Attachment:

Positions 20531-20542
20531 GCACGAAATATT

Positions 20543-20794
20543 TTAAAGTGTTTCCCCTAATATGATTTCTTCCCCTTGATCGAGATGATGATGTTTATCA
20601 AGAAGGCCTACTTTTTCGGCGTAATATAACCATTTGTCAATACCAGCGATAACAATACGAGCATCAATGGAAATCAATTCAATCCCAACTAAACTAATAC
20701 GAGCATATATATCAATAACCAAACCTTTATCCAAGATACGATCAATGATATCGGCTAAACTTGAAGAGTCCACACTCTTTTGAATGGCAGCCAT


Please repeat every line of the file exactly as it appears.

Positions 20531-20542
20531 GCACGAAATATT

Positions 20543-20794
20543 TTAAAGTGTTTCCCCTAATATGATTTCTTCCCCTTGATCGAGATGATGATGTTTATCA
20601 AGAAGGCCTACTTTTTCGGCGTAATATAACCATTTGTCAATACCAGCGATAACAATACGAGCATCAATGGAAATCAATTCAATCCCAACTAAACTAATAC
20701 GAGCATATATATCAATAACCAAACCTTTATCCAAGATACGATCAATGATATCGGCTAAACTTGAAGAGTCCACACTCTTTTGAATGGCAGCCAT